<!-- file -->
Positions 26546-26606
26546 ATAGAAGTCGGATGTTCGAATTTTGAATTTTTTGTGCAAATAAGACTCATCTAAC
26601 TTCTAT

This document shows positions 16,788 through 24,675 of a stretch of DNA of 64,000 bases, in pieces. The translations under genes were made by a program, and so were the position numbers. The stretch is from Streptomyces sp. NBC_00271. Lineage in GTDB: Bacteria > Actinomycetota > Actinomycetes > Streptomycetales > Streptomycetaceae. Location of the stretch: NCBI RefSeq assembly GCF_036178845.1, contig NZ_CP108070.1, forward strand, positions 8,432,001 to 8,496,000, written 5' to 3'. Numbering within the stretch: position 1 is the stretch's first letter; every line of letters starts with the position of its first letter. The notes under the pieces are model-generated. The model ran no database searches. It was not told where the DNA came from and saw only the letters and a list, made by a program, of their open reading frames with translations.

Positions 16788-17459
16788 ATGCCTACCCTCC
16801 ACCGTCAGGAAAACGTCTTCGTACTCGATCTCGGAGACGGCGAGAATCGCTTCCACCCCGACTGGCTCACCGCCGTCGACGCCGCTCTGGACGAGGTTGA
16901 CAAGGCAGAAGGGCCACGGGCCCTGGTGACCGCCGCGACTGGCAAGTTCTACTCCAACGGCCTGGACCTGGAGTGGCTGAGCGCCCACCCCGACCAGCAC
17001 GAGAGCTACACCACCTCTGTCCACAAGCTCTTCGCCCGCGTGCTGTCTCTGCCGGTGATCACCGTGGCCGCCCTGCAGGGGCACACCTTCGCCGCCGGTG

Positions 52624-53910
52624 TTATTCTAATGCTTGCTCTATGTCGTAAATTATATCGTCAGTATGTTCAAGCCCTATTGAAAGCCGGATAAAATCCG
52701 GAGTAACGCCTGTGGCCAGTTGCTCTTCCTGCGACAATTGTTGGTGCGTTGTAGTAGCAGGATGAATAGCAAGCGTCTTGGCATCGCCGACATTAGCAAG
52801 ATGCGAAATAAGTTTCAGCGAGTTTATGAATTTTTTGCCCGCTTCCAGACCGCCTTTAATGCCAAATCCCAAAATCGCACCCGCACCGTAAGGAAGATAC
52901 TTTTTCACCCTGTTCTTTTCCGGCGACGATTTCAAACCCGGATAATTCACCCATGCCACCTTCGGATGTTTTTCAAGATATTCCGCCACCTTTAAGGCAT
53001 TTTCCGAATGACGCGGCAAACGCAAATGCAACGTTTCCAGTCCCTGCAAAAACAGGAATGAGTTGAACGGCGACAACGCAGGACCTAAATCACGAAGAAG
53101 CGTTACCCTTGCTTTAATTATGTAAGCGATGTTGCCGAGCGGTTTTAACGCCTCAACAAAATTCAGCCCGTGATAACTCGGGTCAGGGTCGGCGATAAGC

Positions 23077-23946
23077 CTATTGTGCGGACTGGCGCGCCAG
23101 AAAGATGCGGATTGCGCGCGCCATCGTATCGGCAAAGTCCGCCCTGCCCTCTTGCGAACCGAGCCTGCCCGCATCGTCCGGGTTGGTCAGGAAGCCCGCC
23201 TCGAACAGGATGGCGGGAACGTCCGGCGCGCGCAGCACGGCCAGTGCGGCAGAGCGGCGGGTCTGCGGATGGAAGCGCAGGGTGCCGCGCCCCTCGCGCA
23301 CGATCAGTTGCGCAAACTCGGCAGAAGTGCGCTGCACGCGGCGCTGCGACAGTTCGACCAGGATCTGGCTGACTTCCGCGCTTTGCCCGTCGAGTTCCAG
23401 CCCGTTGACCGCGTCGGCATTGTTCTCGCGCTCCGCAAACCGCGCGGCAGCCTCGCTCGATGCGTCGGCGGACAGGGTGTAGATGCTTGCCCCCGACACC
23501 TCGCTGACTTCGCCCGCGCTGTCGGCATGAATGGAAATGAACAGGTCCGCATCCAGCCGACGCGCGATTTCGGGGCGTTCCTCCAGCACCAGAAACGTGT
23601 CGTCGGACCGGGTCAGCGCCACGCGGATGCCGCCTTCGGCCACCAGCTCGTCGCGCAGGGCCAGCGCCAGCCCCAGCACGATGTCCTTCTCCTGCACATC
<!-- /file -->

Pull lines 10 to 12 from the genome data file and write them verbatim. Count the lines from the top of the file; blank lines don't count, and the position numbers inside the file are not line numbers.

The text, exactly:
Positions 52624-53910
52624 TTATTCTAATGCTTGCTCTATGTCGTAAATTATATCGTCAGTATGTTCAAGCCCTATTGAAAGCCGGATAAAATCCG
52701 GAGTAACGCCTGTGGCCAGTTGCTCTTCCTGCGACAATTGTTGGTGCGTTGTAGTAGCAGGATGAATAGCAAGCGTCTTGGCATCGCCGACATTAGCAAG